Four years ago, in honor of the tenth anniversary, the Mets petitioned MLB to wear the caps again. They were denied by MLB. Worse yet, they threatened to heavily fine players who elected to wear them. While Wright was once strong enough to wear a cap in the dugout, he became callow when it came to wearing the cap on the field stating he had to follow the rules. Bud Selig was the only one angry over the issue, and that is because the issue became public.
I don’t spend other people’s money. However, Wright is a leader. He needs to lead on the issue. He can’t go halfway like he did in the past. I’m assuming MLB will once again allow the Mets to wear the cap pregame only, you know, when no one can see it on TV. Instead when you turn on the TV tonight, you’ll see this:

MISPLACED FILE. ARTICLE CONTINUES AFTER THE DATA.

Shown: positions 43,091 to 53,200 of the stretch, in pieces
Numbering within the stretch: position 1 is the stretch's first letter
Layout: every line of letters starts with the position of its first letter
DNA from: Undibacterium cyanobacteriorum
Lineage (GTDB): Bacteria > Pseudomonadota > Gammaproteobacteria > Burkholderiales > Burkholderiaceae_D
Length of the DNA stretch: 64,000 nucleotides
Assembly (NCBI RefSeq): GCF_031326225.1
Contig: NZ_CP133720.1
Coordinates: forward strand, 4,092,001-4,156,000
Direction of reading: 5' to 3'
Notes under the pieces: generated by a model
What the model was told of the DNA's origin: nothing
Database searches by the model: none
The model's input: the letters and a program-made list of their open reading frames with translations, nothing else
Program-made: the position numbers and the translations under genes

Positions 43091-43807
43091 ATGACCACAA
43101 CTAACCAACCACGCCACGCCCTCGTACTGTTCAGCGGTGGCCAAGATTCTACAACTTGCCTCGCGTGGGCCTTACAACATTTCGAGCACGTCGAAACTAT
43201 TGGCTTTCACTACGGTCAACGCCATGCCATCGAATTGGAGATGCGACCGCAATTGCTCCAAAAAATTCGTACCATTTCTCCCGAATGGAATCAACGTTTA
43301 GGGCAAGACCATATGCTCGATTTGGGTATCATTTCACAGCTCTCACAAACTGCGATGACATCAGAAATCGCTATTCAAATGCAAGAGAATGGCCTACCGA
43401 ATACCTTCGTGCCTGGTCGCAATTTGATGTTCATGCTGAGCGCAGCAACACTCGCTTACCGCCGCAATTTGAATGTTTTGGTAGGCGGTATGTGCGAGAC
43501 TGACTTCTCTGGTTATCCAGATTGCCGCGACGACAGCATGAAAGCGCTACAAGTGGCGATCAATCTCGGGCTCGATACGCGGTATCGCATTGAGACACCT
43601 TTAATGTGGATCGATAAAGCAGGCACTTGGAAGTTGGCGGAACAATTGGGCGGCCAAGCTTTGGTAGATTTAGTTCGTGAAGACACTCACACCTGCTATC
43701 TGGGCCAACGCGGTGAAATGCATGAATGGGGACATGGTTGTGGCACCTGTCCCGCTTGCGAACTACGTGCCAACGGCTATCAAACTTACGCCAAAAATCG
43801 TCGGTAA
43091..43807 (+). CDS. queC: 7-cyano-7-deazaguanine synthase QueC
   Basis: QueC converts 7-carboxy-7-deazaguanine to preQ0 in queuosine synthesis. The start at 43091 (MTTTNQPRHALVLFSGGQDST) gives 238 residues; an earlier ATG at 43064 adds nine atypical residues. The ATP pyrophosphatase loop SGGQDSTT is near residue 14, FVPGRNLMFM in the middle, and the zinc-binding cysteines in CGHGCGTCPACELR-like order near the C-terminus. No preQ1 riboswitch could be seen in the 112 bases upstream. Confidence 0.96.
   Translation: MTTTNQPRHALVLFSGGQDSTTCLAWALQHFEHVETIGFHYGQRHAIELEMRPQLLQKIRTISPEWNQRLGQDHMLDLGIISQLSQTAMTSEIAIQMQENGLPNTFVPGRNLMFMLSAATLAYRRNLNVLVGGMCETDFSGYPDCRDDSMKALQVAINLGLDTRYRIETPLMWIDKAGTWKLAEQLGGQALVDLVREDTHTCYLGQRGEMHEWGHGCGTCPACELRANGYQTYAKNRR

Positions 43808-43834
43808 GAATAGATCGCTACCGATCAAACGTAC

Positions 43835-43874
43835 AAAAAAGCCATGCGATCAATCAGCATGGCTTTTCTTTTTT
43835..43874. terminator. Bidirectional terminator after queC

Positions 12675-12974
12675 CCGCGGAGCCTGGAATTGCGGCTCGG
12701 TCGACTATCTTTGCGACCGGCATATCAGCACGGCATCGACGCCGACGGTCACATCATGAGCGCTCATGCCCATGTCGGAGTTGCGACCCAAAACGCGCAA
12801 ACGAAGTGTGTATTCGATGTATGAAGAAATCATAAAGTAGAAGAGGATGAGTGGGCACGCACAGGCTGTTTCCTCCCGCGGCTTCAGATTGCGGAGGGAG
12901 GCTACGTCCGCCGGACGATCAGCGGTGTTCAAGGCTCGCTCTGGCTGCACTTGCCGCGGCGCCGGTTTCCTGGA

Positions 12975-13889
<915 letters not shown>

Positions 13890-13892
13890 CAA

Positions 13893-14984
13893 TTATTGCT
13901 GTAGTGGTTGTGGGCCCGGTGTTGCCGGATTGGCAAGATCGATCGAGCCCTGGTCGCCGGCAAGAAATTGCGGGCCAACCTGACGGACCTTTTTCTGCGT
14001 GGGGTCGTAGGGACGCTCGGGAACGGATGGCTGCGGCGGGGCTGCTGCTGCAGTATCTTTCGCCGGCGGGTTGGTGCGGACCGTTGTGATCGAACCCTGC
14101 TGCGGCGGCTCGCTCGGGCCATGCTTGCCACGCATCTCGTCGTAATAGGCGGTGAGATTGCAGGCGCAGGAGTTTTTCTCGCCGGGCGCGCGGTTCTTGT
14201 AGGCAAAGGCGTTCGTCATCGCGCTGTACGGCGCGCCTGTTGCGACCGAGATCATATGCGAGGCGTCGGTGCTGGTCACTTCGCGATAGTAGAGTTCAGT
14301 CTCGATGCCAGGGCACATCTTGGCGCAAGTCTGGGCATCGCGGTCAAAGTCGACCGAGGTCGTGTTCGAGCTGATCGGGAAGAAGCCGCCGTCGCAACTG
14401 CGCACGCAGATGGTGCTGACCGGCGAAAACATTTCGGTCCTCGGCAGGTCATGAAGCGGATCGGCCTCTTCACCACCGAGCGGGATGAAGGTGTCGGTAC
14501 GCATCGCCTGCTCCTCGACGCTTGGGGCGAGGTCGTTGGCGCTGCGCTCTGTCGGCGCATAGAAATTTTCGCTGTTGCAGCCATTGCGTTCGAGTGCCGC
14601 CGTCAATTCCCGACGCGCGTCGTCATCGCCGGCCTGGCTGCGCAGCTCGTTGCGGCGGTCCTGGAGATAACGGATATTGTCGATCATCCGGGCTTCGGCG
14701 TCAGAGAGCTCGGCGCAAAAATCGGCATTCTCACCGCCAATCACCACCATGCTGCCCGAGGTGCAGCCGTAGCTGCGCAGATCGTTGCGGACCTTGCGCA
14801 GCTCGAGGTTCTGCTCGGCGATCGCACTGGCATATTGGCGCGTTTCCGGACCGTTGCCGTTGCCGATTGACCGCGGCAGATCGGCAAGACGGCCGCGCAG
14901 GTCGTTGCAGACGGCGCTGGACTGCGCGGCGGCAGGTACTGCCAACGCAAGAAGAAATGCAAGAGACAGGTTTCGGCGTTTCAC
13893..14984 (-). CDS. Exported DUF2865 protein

Guess what? You can buy it at Lids for $37.99. It’s the same price on MLB.com. Note, there are no notations anywhere as to whether there will be any donations made to any charities. It’s a money grab.
The Mets had a strong locker room in 2001, and they stood up and did what was right. Wearing the First Responder caps is the right thing to do. People are still getting sick. Families continue to suffer. I know wearing the caps doesn’t change that.
However, it would be nice to know MLB and the Mets still remember. The slogan after 9/11 was never forget. If the Mets don’t wear the caps, it’s a sign they forgot.
UPDATE: they have forgotten and it’s embarrassing:
"They will be collected by MLB…" pic.twitter.com/qnMeHg5O7m
— Jared Diamond (@jareddiamond) September 11, 2015
Fourteen years ago, the Twin Towers fell, and American lives were lost. The country mourned and came together. The Mets players would make a symbolic gesture to wear the caps of the First Responders to honor those heroes who risked their lives to save others.
Today’s quiz seeks the names of the First Responder organizations that risked their lives and died on 9/11. God Bless America.